Seizing 'Forward': 3 Steps Obama Must Take to Fight Corruption and Gridlock

In 2008, the candidate promised to change the "system in Washington." It's time for him to deliver on that promise.

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Jason Reed/Reuters

Unless we're willing to challenge the broken system in Washington, and stop letting lobbyists use their clout to get their way, nothing else is going to change .... If we're not willing to take up that fight then real change -- change that will make a lasting difference in the lives of ordinary Americans -- will keep getting blocked by the defenders of the status quo.

Four and a half years ago, these were the words of Senator Barack Obama, candidate for the Democratic nomination for president, as he challenged presumptive nominee Hillary Clinton and rallied a nation to the idea that the "system in Washington" had to change.

Yet it is only now, after winning a decisive victory in a race that history said could not be won (only one man in 100 years has won reelection with unemployment as high), that Obama can deliver on that challenge. America is primed for the reform that candidate Obama told us we needed. It is now time -- and high time -- for President Obama to "take up that fight."

The clue that we, the people, are now ready comes from the two issues that we told pollsters we thought were important but that neither Obama nor Romney even mentioned in this campaign.

In July, USA Today and Gallup asked Americans to rank their "top priorities" for the next president. Number nine on that list was "overcoming political gridlock in Washington." Number two was "reducing corruption in the federal government." Yet neither issue even made it onto either candidate's campaign website, and for obvious reasons. For Obama to complain about gridlock would reinforce Romney's charge that he couldn't work with Congress. For either to even mention the way money has corrupted American politics would be to invite the inevitable charge of hypocrisy, as both candidates worked hard to inspire others to support their own super PACs.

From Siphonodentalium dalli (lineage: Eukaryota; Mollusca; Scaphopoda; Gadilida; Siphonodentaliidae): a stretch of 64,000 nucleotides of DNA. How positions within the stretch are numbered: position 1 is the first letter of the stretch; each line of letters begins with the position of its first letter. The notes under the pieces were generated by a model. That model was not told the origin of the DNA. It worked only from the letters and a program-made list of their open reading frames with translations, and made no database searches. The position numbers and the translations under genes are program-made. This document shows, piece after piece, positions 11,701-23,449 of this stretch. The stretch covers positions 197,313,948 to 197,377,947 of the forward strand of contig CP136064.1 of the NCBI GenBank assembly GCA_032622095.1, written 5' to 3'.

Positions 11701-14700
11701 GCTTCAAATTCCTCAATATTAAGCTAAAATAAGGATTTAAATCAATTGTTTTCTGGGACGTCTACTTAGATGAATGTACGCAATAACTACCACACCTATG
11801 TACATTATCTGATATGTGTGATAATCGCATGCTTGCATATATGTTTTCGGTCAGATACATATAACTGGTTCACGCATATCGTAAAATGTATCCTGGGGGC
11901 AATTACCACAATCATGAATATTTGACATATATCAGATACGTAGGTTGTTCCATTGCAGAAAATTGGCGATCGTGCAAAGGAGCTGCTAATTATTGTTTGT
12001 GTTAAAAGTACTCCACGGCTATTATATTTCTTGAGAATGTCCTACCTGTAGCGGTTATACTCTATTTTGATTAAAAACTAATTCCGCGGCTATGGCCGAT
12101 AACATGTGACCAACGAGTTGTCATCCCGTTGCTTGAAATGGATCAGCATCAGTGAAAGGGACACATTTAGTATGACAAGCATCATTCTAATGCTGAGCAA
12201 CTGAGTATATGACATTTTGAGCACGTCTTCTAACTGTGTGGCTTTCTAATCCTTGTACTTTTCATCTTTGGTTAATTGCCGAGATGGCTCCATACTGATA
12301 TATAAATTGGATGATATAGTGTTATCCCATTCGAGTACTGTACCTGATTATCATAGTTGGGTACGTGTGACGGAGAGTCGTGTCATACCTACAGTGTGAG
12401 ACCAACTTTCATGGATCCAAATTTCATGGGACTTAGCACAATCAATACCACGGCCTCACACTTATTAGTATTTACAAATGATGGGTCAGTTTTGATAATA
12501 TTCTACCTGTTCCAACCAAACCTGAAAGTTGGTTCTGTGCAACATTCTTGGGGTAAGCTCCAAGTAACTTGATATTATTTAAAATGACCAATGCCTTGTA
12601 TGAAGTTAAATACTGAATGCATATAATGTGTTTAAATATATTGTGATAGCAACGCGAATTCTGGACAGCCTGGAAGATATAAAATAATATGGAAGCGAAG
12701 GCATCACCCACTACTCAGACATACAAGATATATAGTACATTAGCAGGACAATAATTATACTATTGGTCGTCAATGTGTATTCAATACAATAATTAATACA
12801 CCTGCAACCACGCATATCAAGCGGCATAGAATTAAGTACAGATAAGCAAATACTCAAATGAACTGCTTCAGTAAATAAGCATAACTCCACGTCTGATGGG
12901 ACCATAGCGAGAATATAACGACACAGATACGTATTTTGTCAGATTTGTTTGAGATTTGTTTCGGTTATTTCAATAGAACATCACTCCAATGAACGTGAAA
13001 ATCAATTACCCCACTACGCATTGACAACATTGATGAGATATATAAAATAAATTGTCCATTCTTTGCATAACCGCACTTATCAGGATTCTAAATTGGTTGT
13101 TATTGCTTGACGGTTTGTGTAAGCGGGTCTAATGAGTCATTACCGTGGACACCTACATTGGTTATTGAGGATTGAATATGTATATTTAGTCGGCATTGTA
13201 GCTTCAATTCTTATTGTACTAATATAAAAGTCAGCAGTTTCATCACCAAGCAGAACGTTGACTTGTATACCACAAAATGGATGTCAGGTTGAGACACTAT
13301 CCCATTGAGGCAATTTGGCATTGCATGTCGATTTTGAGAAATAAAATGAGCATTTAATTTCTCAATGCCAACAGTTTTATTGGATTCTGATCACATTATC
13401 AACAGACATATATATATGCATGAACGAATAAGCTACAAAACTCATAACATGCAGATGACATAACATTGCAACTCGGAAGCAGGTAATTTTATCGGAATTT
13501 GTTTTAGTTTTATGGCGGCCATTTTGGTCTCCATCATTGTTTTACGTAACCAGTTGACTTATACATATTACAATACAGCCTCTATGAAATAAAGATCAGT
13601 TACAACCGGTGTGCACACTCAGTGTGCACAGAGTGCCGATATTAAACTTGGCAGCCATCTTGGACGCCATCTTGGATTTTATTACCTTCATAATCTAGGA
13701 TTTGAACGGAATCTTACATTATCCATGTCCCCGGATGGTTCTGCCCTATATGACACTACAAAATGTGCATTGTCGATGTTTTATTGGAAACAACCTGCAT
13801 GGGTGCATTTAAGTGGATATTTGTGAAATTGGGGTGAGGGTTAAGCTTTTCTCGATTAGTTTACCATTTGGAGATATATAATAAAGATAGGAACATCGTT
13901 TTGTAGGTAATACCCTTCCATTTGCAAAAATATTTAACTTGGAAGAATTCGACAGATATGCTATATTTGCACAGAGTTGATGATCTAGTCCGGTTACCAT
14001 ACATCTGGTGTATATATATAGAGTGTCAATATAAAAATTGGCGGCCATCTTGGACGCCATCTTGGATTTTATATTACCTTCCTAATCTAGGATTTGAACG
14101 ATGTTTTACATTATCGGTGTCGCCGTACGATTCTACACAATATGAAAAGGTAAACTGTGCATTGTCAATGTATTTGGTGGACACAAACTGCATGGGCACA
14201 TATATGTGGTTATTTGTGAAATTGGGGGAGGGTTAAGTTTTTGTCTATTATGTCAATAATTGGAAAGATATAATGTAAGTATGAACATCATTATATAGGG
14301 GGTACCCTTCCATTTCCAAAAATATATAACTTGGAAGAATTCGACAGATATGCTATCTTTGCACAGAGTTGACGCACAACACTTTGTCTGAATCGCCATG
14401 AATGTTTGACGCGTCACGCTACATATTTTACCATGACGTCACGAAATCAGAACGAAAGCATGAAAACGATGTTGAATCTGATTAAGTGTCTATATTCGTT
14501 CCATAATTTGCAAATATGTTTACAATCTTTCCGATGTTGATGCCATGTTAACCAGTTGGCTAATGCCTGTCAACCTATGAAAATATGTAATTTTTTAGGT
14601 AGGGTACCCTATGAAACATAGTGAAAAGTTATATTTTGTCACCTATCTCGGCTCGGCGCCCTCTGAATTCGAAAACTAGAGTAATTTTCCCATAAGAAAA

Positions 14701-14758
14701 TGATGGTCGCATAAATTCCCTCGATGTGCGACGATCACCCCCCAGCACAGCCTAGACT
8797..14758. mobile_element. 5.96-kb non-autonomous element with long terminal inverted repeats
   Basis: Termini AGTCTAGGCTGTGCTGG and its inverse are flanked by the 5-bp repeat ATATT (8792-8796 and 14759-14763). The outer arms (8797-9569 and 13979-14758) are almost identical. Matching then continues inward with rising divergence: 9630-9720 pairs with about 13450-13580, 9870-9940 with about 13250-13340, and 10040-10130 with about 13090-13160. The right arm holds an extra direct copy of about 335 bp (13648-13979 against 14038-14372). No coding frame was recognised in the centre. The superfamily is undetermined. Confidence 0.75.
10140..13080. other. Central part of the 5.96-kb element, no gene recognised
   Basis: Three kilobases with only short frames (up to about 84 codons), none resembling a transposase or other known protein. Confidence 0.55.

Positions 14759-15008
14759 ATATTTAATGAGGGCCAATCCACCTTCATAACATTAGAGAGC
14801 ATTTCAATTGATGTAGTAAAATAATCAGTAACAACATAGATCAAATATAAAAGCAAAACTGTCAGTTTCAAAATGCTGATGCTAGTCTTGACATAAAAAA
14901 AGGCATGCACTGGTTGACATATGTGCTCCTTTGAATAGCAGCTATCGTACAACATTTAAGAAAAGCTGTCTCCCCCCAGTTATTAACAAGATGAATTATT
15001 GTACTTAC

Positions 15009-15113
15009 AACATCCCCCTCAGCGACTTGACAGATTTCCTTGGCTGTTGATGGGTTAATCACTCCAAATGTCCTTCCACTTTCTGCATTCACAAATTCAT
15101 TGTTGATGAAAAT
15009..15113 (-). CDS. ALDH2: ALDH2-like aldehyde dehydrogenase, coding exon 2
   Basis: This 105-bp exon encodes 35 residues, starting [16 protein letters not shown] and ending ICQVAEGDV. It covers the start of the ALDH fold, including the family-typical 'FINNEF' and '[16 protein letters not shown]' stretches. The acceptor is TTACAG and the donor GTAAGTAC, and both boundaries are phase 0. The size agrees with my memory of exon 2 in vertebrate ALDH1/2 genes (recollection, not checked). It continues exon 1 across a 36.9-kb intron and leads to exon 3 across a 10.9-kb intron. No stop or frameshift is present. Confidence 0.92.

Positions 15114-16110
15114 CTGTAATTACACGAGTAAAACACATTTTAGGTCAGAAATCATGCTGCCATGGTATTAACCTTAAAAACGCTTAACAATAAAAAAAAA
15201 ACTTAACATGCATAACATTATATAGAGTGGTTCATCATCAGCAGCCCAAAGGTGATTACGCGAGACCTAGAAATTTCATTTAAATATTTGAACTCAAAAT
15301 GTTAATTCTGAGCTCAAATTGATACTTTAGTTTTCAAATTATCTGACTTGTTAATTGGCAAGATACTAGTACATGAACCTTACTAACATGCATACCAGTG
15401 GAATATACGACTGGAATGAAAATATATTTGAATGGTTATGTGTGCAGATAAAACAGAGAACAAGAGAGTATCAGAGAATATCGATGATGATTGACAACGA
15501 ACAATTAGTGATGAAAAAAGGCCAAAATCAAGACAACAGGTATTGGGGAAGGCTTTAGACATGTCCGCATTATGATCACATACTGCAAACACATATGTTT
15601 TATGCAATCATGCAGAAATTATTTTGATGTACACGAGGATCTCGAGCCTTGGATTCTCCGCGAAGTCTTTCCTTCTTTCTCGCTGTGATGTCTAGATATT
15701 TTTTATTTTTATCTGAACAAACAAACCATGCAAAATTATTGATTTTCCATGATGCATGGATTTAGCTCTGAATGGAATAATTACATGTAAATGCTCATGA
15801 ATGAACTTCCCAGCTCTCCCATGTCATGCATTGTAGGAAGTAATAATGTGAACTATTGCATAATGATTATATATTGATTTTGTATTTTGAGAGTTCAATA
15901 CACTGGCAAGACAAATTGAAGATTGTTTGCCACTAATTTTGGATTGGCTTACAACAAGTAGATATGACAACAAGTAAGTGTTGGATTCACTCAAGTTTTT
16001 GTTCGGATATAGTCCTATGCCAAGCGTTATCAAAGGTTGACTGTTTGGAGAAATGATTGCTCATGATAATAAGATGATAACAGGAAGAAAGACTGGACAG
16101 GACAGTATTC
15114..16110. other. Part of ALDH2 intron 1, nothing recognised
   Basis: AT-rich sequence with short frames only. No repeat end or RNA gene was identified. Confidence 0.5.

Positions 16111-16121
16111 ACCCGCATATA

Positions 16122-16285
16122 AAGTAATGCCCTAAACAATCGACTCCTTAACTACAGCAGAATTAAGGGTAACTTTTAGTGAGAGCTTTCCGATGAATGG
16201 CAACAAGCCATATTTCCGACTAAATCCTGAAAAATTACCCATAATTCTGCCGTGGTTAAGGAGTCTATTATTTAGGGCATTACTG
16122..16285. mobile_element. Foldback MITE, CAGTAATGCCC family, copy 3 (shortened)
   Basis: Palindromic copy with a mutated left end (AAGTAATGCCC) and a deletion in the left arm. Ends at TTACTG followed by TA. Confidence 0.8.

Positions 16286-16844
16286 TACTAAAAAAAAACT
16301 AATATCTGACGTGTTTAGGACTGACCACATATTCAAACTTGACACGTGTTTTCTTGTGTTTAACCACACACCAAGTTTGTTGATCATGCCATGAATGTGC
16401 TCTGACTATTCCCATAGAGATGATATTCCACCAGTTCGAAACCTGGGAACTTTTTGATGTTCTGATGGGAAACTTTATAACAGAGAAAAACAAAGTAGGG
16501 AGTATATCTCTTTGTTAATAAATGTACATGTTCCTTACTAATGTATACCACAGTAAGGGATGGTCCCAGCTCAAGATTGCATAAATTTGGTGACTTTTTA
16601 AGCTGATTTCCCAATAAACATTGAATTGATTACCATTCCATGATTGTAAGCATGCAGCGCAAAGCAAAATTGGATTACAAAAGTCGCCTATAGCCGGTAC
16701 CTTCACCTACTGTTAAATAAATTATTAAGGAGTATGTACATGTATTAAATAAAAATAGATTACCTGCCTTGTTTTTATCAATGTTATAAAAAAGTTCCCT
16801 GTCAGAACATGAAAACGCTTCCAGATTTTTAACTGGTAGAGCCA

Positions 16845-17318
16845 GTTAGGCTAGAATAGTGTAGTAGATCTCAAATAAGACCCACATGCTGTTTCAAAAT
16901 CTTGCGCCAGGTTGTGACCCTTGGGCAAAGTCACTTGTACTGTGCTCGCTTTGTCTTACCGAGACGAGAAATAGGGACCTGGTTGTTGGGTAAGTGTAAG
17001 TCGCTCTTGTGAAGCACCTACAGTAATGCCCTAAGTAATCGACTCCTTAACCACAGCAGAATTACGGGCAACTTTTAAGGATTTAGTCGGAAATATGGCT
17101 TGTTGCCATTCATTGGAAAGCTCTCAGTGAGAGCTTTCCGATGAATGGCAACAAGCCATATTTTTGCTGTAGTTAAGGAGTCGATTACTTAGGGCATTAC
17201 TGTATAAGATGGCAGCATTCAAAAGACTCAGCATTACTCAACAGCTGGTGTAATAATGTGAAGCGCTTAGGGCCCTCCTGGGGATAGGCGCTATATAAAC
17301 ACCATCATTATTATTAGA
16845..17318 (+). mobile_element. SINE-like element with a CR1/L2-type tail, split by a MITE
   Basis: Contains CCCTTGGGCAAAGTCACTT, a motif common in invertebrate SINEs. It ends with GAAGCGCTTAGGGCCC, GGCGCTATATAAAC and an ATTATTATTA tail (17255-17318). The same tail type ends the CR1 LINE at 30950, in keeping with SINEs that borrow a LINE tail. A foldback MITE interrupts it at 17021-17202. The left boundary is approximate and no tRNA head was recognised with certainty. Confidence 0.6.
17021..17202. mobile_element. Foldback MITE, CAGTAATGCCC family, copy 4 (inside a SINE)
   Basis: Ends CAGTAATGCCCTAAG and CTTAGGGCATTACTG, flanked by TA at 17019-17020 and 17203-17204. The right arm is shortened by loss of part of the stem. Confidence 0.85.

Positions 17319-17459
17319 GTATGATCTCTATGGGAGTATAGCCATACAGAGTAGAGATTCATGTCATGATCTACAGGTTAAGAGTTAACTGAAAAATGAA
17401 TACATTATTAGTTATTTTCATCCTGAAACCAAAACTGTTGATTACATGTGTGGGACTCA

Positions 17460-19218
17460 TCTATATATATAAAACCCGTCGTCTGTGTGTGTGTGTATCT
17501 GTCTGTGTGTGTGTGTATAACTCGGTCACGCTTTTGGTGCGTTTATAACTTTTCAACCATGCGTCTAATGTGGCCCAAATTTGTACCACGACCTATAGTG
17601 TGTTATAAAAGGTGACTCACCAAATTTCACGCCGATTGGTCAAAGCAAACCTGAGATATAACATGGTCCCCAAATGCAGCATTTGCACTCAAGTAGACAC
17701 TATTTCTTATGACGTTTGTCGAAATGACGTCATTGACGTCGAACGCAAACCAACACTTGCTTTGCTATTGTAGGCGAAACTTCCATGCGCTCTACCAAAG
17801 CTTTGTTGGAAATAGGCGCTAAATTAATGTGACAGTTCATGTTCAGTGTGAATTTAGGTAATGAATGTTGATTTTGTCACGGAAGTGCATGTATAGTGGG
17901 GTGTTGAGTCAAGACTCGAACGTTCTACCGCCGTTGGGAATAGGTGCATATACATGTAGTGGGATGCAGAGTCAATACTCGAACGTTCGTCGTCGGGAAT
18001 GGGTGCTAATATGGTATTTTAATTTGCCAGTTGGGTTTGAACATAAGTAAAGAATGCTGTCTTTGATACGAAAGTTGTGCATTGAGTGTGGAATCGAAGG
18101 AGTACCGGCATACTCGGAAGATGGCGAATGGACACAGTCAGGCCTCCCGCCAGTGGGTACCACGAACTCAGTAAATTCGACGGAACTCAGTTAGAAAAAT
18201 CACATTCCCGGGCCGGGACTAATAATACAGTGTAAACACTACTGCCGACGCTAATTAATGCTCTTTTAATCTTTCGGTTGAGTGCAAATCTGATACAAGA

So it's understandable that these issues were invisible before November 6. But Election Day has passed. If we're to move forward, as the Obama campaign told us we would, Obama now needs to seize the opportunity his victory has given him to take up that fight -- and win.

For it is even clearer today than it was in 2008 that unless we fix political gridlock and corruption the capacity of America to govern will be at an end. The partisanship of American politics is worse than at any time since Reconstruction. The role of special interests in funding elections is worse than at any time since the Gilded Age. If these flaws are not fixed, America will not move forward. Yet Americans are desperate for them to be fixed, because we're desperate again for a government that might work.

There are three steps this president must take now, each reflecting an aspect of his extraordinary talents.

First, Obama the teacher must show us just how bad things have become. He should draw his lesson from the work of the most important scholars of Congress today, Norm Ornstein and Thomas Mann, whose latest book, It's Even Worse Than It Looks, details the incredibly depressing story of just how broken the legislature is.

And in teaching that story, he needs precisely Mann and Ornstein's courage, to assign responsibility where responsibility lies. It is the Republicans who have broken the system our Framers gave us, by embracing a sort of militant minority-ism that might work with parliaments but only destroys the capacity of constitutional democracies with separation of powers to function. Obama must rally America to the idea that such intransigence is wrong. That the permanent war of Washington is wrong. And that Congress must learn to work together to address the problems the nation demands be solved. That means to reverse the norms that Newt Gingrich initiated, so as to get Congress to work again. Let members hang out with the enemy -- i.e., members from the other party. Let them have weekend paintball battles. But demand that they learn how to listen and compromise -- recognizing that no extreme defines America, and that they work for America.

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Lawrence Lessig is a contributing writer for The Atlantic, the Roy L. Furman Professor of Law and Leadership at Harvard Law School, director of Harvard's Edmond J. Safra Center for Ethics, and founder of Rootstrikers, an activist network opposed to corruption in government. More

Lessig's books include Republic, Lost: How Money Corrupts Our Congress -- and a Plan to Stop It, One Way Forward: The Outsider's Guide to Fixing the Republicand the recent Le$terland: The Corruption of Congress and How to End It. He serves on the Board of Creative Commons, MapLight, Brave New Film Foundation, The American Academy, Berlin, AXA Research Fund and iCommons.org, and on the advisory board of the Sunlight Foundation. Lessig holds a B.A. in economics and a B.S. in management from the University of Pennsylvania, an M.A. in philosophy from Cambridge, and a J.D. from Yale. Prior to rejoining the Harvard faculty, Lessig was a professor at Stanford Law School, where he founded the school's Center for Internet and Society, and at the University of Chicago. He clerked for Judge Richard Posner on the 7th Circuit Court of Appeals and Justice Antonin Scalia on the United States Supreme Court.

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